WHO has multiple roles within COVAX: It provides normative guidance on vaccine policy, regulation, safety, R&D, allocation, and country readiness and delivery. Its Strategic Advisory Group of Experts (SAGE) on Immunization develops evidence-based immunization policy recommendations. Its Emergency Use Listing (EUL) / prequalification programmes ensure harmonized review and authorization across member states. It provides global coordination and member state support on vaccine safety monitoring. It developed the target product profiles for COVID-19 vaccines and provides R&D technical coordination. WHO leads, together with UNICEF, the , which provides support to countries as they prepare to receive and administer vaccines. Along with Gavi and numerous other partners working at the global, regional, and country-level, the CRD workstream provides tools, guidance, monitoring, and on the ground technical assistance for the planning and roll-out of the . Along with COVAX partners, WHO has developed a as part of the time-limited indemnification and liability commitments
UNICEF’s role in COVAX
UNICEF is leveraging its experience as the largest single vaccine buyer in the world and working with manufacturers and partners on the procurement of COVID-19 vaccine doses, as well as freight, logistics and storage. UNICEF already procures more than 2 billion doses of vaccines annually for routine immunisation and outbreak response on behalf of nearly 100 countries. In collaboration with the PAHO Revolving Fund, UNICEF is leading efforts to procure and supply doses of COVID-19 vaccines for COVAX. In addition, UNICEF, Gavi and WHO are working with governments around the clock to ensure that countries are ready to receive the vaccines, with appropriate cold chain equipment in place and health workers trained to dispense them. UNICEF is also playing a lead role in efforts to foster trust in vaccines, delivering vaccine confidence communications and tracking and addressing misinformation around the world.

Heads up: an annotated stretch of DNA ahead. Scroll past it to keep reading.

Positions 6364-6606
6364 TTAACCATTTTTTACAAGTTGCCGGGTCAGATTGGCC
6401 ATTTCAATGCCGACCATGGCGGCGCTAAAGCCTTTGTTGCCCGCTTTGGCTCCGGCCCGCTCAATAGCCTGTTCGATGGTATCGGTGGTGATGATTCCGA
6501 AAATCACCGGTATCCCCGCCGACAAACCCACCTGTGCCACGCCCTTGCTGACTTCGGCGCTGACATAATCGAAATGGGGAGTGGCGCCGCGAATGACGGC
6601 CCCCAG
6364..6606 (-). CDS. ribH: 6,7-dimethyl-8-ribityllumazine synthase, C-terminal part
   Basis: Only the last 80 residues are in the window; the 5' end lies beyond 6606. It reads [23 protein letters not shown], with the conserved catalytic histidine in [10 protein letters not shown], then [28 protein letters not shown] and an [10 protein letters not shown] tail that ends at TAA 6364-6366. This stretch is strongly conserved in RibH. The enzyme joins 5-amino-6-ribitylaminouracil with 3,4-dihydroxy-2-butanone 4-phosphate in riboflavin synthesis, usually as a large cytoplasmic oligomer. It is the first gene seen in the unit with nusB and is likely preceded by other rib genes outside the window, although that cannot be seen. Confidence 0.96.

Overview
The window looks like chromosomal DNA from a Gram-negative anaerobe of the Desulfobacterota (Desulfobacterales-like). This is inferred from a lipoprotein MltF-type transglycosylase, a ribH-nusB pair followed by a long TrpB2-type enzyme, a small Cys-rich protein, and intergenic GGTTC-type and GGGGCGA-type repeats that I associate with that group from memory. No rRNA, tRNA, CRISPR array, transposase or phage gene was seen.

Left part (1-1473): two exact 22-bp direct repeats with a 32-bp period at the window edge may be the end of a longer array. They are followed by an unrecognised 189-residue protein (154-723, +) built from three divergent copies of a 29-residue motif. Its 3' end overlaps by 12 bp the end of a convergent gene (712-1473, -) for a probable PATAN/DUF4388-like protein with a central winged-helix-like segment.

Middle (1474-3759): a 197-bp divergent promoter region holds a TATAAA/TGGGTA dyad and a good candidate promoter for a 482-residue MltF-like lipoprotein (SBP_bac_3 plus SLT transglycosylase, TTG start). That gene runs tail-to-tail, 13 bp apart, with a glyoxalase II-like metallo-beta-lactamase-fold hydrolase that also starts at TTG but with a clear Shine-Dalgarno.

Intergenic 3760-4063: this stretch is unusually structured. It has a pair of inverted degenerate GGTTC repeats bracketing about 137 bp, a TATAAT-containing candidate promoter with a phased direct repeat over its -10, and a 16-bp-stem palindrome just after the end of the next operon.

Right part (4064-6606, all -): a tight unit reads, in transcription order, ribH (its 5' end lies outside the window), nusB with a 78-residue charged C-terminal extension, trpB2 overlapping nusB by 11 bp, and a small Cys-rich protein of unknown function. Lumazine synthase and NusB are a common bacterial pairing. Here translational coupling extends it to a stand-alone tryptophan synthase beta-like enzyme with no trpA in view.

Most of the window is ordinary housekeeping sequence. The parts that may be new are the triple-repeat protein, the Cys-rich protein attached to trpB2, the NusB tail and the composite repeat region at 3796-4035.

The Access to COVID-19 Tools ACT-Accelerator, is a new, ground-breaking global collaboration to accelerate the development, production, and equitable access to COVID-19 tests, treatments, and vaccines. It was set up in response to a call from G20 leaders in March and launched by the WHO, European Commission, France and The Bill & Melinda Gates Foundation in April 2020.
The ACT-Accelerator is not a decision-making body or a new organisation, but works to speed up collaborative efforts among existing organisations to end the pandemic. It is a framework for collaboration that has been designed to bring key players around the table with the goal of ending the pandemic as quickly as possible through the accelerated development, equitable allocation, and scaled up delivery of tests, treatments and vaccines, thereby protecting health systems and restoring societies and economies in the near term. It draws on the experience of leading global health organisations which are tackling the world’s toughest health challenges, and who, by working together, are able to unlock new and more ambitious results against COVID-19. Its members share a commitment to ensure all people have access to all the tools needed to defeat COVID-19 and to work with unprecedented levels of partnership to achieve it.
The ACT-Accelerator has four areas of work: diagnostics, therapeutics, vaccines and the health system connector. Cross-cutting all of these is the workstream on Access & Allocation.